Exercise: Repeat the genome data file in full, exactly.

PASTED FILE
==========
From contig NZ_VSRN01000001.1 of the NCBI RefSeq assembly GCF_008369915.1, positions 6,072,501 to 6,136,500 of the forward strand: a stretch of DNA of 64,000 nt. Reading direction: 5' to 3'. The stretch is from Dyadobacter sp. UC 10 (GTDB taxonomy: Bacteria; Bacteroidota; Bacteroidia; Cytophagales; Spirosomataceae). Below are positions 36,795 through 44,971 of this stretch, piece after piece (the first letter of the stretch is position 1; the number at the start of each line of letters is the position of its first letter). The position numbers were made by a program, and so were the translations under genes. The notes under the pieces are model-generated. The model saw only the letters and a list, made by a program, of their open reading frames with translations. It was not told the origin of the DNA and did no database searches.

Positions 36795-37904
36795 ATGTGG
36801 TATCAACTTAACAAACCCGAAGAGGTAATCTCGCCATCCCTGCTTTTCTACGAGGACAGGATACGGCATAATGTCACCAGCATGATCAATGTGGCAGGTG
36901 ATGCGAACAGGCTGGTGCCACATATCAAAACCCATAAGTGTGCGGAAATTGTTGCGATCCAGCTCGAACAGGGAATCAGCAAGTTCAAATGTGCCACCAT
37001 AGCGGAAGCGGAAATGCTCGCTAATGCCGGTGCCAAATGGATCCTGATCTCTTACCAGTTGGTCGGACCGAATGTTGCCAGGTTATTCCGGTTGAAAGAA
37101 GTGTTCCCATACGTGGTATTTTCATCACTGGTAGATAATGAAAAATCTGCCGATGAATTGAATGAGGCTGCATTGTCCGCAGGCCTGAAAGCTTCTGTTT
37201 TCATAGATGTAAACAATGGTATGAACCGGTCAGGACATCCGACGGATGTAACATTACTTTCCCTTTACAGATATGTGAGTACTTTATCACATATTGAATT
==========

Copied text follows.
From contig NZ_VSRN01000001.1 of the NCBI RefSeq assembly GCF_008369915.1, positions 6,072,501 to 6,136,500 of the forward strand: a stretch of DNA of 64,000 nt. Reading direction: 5' to 3'. The stretch is from Dyadobacter sp. UC 10 (GTDB taxonomy: Bacteria; Bacteroidota; Bacteroidia; Cytophagales; Spirosomataceae). Below are positions 36,795 through 44,971 of this stretch, piece after piece (the first letter of the stretch is position 1; the number at the start of each line of letters is the position of its first letter). The position numbers were made by a program, and so were the translations under genes. The notes under the pieces are model-generated. The model saw only the letters and a list, made by a program, of their open reading frames with translations. It was not told the origin of the DNA and did no database searches.

Positions 36795-37904
36795 ATGTGG
36801 TATCAACTTAACAAACCCGAAGAGGTAATCTCGCCATCCCTGCTTTTCTACGAGGACAGGATACGGCATAATGTCACCAGCATGATCAATGTGGCAGGTG
36901 ATGCGAACAGGCTGGTGCCACATATCAAAACCCATAAGTGTGCGGAAATTGTTGCGATCCAGCTCGAACAGGGAATCAGCAAGTTCAAATGTGCCACCAT
37001 AGCGGAAGCGGAAATGCTCGCTAATGCCGGTGCCAAATGGATCCTGATCTCTTACCAGTTGGTCGGACCGAATGTTGCCAGGTTATTCCGGTTGAAAGAA
37101 GTGTTCCCATACGTGGTATTTTCATCACTGGTAGATAATGAAAAATCTGCCGATGAATTGAATGAGGCTGCATTGTCCGCAGGCCTGAAAGCTTCTGTTT
37201 TCATAGATGTAAACAATGGTATGAACCGGTCAGGACATCCGACGGATGTAACATTACTTTCCCTTTACAGATATGTGAGTACTTTATCACATATTGAATT